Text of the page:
Three Titans coaches are gone and it will probably get worse. I know it can’t get better. Jim Washburn left in a lateral move that I think is frankly a better job, not a lateral move, for him. As I wrote in my last article, “Wash is a guy who can’t be replaced.”
Now Craig Johnson, the long-time quarterbacks coach turned running backs coach, has left for Minnesota.
The man whose image once graced the cover of Sports Illustrated with the question, “Is Chuck Cecil Too Vicious for the NFL?”, is no longer the defensive coordinator.
You can find another d-line coach, though not one as good as Washburn. Craig Johnson can also be replaced, but probably not adequately.
It will get even harder to find a good defensive coordinator, especially if Jeff Fisher is unable to offer anything beyond a one-year contract. Even if Fisher could offer more, what good DC would want that, given the uncertainty of the head coaching position beyond this season.
The name Dave McGinnis keeps coming up, unfortunately. He’s been with the Titans for seven years and has experience as a DC and as a head coach, both with Arizona.
I’ve got two major problems with making Coach Mac the new DC. First, McGinnis’ linebackers were the worst group on a defense that was awful at times last year. Second, McGinnis’ experience as a DC and HC was not a good one. The Cardinals’ record during McGinnis’ tenure from 1996-2003 was 45-83. His defenses were bad, as you can see in the following table.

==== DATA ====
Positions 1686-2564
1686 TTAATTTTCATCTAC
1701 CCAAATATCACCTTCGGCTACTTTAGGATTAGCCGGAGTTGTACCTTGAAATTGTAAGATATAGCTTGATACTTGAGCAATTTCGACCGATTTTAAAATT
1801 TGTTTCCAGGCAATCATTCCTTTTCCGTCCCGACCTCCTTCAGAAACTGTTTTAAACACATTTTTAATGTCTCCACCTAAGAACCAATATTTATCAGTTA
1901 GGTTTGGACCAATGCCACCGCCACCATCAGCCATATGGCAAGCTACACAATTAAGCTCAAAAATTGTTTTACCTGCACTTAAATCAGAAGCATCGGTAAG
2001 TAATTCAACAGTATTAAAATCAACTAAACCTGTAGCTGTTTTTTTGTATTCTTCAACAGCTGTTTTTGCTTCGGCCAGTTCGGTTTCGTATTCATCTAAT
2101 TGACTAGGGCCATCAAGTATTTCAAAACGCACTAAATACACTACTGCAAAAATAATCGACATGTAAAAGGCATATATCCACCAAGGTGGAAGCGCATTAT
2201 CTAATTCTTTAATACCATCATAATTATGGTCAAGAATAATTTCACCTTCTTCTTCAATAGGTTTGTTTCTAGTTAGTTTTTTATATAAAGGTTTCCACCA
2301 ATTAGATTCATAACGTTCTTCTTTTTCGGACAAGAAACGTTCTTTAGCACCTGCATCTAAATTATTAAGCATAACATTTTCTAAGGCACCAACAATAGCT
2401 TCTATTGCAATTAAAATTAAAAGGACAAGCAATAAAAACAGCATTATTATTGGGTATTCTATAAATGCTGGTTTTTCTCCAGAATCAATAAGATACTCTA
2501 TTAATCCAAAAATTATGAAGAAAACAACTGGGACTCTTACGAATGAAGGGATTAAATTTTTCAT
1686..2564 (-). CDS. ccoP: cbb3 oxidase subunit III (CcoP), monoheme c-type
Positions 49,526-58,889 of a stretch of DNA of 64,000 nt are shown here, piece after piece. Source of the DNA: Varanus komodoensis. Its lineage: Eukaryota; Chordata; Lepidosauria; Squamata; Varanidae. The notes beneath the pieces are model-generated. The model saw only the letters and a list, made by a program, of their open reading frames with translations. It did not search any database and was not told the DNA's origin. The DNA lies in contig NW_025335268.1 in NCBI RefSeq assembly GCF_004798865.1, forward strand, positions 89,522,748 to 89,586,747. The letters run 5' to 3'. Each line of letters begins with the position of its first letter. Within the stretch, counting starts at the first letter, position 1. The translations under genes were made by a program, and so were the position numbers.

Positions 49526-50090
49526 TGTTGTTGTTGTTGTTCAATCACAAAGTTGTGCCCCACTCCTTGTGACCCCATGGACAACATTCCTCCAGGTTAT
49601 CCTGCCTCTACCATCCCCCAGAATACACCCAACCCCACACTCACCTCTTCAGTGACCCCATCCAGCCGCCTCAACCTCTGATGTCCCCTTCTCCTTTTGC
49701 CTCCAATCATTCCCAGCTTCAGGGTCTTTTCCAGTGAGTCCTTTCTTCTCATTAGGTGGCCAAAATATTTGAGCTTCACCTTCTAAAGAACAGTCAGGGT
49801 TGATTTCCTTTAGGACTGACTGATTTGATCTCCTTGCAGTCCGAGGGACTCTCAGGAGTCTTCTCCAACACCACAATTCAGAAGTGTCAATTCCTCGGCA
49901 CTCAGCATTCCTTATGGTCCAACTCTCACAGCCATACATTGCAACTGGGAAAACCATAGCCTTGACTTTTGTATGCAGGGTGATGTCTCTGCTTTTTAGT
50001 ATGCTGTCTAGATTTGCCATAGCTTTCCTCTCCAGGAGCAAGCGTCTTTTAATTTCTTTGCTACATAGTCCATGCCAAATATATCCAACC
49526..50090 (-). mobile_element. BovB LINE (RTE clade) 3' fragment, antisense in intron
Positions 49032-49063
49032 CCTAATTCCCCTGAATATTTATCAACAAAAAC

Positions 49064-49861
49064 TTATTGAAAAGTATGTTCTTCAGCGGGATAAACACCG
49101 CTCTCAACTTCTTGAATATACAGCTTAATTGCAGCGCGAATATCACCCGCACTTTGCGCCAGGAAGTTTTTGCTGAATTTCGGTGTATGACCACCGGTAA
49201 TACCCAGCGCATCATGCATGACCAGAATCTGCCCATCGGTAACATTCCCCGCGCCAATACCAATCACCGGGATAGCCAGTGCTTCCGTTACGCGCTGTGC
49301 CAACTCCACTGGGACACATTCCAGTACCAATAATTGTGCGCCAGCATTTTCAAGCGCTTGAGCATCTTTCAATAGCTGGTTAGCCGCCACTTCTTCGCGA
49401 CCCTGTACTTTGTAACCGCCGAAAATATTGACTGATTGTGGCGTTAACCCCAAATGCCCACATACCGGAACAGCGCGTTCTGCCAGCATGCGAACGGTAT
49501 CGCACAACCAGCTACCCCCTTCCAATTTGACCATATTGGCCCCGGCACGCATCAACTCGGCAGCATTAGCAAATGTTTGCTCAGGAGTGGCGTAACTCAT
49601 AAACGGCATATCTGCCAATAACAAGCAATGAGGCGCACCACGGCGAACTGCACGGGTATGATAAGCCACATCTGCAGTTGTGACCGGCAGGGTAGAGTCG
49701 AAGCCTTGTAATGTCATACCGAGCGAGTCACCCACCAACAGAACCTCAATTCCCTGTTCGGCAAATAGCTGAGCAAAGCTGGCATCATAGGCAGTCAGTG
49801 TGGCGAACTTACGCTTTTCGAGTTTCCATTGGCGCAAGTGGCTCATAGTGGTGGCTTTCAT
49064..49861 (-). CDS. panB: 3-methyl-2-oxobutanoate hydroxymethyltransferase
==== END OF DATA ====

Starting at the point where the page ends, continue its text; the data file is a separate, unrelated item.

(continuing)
Points per game allowed
McGinnis was defensive coordinator from 1996-2000 and was named head coach during the 2000 season. He remained the Cardinals head coach through the 2003 season.
To be fair, McGinnis did not have great talent in Arizona, other than Aeneas Williams. Simeon Rice and Eric Swann each had one Pro Bowl appearance. That was about it for the Cardinals’ defense. Still, McGinnis’ record is not one that inspires confidence.
That leaves Fisher, a former DC himself, unless he wants to take a chance on a young guy with promise, which would surprise me. Risking his own job on an inexperienced newcomer seems like a poor decision, but it wouldn’t be the first one Fish has made.